At 49, Judge Gorsuch (pronounced GORE-sutch) is the youngest nominee to the Supreme Court in 25 years, underscoring his potential to shape major decisions for decades to come. In choosing him, Mr. Trump reached for a reliably conservative figure in Justice Scalia’s mold, but not someone known to be divisive.
Mr. Trump, who recognized Justice Scalia’s wife, Maureen, in the audience as he announced his choice, heaped praise on the “late, great” jurist, saying his “image and genius was in my mind throughout the decision-making process.”
Judge Gorsuch said he was humbled by his “most solemn assignment.”
“I will do all my powers permit to be a faithful servant of the Constitution and laws of this great country,” he said. He also praised Justice Scalia as “a lion of the law.”
The announcement reopened the bitter wounds that dominated the political battle last year over Mr. Obama’s nominee for the seat, Judge Merrick B. Garland. Republicans refused to even consider — much less support — his nomination in the thick of a presidential campaign.
Choosing a more ideologically extreme candidate, the officials said, could have tempted Justice Kennedy to hang on to his seat for several more years, depriving Mr. Trump of another seat to fill.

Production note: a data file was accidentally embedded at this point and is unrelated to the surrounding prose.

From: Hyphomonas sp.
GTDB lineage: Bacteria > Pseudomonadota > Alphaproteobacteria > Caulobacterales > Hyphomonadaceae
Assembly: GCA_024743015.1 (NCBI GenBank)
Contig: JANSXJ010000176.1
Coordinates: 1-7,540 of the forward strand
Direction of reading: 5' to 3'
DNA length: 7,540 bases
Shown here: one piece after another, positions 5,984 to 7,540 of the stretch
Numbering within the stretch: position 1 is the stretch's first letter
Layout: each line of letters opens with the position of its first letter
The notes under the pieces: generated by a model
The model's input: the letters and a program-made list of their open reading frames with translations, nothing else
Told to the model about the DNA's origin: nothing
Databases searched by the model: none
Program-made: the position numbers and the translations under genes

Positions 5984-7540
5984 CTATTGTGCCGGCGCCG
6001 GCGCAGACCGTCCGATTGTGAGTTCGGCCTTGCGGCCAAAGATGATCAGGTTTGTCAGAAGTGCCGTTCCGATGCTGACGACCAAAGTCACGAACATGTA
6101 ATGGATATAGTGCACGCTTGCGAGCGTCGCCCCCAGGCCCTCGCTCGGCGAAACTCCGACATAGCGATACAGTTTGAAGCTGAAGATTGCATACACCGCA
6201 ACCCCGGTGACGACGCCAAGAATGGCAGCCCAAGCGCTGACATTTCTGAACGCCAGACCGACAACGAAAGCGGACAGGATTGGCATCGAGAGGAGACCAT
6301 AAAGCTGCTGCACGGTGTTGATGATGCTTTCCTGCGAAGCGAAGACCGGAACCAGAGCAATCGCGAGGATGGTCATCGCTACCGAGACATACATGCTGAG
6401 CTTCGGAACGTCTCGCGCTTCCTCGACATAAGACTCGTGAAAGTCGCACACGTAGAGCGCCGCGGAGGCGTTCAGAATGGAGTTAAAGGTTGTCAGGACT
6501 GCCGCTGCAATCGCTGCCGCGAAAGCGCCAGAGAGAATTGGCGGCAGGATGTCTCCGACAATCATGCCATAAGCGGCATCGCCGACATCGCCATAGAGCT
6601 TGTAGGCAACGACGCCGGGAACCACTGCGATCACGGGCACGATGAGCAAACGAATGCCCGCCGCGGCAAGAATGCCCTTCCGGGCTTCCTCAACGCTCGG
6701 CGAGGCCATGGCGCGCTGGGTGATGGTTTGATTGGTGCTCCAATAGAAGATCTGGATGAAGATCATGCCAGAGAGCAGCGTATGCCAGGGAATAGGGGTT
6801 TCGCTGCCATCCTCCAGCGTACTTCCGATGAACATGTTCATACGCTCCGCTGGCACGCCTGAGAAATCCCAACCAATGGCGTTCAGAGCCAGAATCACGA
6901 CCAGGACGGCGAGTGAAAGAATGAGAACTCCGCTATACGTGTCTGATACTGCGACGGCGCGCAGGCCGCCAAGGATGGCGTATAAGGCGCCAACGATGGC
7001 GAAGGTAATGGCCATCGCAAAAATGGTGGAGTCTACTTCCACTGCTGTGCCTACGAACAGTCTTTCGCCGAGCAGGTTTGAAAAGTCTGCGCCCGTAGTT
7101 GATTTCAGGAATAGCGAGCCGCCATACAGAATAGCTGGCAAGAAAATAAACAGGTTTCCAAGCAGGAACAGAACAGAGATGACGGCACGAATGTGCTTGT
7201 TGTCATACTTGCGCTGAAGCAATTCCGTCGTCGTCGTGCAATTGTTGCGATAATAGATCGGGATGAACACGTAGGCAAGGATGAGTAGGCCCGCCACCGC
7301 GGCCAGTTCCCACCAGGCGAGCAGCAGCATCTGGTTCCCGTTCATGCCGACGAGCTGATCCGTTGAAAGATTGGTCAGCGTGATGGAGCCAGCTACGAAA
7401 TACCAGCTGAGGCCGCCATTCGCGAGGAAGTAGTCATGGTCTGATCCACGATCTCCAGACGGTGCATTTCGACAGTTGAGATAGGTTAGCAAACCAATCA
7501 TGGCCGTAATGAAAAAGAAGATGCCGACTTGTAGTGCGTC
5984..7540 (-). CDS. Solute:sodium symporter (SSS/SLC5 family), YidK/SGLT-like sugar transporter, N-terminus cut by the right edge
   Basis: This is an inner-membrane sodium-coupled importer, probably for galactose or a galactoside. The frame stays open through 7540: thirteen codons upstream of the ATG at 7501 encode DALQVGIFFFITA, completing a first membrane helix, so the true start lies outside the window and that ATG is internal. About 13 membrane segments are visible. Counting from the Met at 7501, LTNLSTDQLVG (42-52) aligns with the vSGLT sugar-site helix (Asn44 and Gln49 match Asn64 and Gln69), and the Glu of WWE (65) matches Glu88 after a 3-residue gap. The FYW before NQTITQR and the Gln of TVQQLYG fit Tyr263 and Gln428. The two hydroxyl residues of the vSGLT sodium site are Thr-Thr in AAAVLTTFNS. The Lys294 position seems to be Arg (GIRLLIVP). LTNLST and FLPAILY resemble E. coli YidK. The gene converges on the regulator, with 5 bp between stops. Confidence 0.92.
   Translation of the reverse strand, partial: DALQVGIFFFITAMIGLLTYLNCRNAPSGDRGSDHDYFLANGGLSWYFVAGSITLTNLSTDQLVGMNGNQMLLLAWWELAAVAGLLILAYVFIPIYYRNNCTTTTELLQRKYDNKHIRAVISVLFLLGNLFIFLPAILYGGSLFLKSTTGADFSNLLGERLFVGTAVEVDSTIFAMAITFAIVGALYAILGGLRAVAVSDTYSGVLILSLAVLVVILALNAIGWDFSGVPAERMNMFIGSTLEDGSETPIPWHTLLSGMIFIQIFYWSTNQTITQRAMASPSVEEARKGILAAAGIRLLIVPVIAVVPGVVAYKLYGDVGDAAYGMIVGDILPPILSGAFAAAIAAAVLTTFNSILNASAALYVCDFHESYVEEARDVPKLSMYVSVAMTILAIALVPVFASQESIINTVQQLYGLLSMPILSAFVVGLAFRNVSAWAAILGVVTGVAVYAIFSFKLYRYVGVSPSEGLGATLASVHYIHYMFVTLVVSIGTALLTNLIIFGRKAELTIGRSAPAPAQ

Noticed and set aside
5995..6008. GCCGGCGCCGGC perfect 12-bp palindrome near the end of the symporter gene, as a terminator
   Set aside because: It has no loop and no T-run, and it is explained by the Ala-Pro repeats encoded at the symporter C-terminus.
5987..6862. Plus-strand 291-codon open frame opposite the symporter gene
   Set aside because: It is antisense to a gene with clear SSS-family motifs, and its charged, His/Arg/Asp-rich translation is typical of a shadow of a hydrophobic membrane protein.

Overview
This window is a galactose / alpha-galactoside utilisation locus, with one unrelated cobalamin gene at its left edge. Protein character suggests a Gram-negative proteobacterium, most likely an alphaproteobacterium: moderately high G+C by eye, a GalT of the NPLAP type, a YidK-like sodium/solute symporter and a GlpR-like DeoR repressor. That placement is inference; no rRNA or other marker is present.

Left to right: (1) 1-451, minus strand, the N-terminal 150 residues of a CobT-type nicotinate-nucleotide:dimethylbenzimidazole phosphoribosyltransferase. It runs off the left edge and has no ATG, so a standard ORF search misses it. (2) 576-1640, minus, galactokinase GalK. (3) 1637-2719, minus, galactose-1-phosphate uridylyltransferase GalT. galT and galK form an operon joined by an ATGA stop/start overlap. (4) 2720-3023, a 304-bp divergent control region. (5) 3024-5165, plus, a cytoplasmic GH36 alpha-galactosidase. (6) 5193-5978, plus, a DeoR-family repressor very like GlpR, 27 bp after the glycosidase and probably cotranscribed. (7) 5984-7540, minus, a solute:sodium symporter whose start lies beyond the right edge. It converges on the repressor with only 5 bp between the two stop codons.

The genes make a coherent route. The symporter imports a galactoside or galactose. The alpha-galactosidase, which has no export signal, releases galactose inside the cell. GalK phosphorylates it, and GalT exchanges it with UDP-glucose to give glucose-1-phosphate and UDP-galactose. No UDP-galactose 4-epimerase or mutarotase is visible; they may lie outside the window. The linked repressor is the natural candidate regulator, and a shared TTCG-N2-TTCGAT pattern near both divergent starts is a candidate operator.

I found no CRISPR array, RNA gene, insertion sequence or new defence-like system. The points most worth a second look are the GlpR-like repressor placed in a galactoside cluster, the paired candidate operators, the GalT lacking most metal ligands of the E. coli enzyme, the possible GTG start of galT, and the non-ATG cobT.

Still, Judge Gorsuch’s conservative credentials are not in doubt. He has voted in favor of employers, including Hobby Lobby, who invoked religious objections for refusing to provide some forms of contraception coverage to their female workers. And he has criticized liberals for turning to the courts rather than the legislature to achieve policy goals.
“It is the role of judges to apply, not alter, the work of the people’s representatives,” he said on Tuesday. “A judge who likes every outcome he reaches is very likely a bad judge, stretching for results he prefers rather than those the law demands.”
Judge Gorsuch is the son of Anne Gorsuch Burford, who became the first female head of the Environmental Protection Agency under President Ronald Reagan. He attended Georgetown Preparatory School, outside Washington, before going to Columbia University.